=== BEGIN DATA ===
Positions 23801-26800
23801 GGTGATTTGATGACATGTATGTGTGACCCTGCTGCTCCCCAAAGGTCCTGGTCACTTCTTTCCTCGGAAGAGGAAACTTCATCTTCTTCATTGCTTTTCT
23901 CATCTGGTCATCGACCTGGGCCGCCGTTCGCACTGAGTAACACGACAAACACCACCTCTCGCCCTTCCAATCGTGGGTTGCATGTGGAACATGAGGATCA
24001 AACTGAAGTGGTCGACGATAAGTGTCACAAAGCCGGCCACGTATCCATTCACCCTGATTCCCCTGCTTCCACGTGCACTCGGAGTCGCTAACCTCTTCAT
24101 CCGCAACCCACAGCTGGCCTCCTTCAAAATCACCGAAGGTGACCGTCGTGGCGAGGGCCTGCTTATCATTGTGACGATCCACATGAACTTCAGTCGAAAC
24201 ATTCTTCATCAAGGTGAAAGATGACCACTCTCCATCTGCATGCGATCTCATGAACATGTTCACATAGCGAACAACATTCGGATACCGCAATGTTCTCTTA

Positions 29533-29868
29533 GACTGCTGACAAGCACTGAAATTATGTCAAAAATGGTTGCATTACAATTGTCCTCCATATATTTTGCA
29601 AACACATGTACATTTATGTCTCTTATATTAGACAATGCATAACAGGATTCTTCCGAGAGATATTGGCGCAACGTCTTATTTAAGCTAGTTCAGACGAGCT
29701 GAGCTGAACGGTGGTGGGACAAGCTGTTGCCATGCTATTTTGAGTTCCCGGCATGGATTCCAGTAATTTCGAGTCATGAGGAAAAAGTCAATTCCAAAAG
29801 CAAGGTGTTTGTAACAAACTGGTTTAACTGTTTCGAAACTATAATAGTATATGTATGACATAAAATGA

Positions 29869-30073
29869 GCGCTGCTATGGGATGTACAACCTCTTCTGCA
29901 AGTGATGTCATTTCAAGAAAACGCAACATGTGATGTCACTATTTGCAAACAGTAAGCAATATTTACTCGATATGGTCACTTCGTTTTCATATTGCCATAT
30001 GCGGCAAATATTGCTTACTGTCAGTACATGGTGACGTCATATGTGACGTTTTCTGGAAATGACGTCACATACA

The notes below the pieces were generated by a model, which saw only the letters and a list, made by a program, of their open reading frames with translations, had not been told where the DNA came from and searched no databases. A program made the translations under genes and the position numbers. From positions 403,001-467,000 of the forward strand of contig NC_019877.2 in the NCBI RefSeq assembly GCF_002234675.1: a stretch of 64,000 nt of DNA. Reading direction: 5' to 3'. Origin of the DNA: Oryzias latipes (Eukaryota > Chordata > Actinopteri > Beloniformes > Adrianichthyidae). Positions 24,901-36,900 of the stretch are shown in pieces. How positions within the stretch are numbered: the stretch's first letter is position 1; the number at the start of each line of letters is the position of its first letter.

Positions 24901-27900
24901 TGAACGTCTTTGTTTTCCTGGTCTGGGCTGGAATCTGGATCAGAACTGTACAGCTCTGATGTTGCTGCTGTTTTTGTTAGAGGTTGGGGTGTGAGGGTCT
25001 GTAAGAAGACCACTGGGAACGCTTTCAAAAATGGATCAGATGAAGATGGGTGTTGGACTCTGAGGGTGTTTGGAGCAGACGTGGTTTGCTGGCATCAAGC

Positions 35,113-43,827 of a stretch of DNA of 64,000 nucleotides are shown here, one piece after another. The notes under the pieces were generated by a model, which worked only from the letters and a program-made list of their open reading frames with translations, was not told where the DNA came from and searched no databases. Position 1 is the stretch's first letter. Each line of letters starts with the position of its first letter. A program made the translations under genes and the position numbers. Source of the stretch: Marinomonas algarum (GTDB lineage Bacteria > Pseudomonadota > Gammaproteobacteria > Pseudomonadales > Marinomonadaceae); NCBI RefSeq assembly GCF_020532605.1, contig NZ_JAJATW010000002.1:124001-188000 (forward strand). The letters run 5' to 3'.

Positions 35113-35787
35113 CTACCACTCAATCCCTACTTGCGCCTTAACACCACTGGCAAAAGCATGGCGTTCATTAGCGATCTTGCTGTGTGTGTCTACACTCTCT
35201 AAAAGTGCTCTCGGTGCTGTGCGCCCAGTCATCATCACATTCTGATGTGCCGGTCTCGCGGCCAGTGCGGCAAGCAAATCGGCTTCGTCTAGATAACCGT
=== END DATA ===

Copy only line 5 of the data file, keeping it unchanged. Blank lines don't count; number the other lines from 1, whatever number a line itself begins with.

24101 CCGCAACCCACAGCTGGCCTCCTTCAAAATCACCGAAGGTGACCGTCGTGGCGAGGGCCTGCTTATCATTGTGACGATCCACATGAACTTCAGTCGAAAC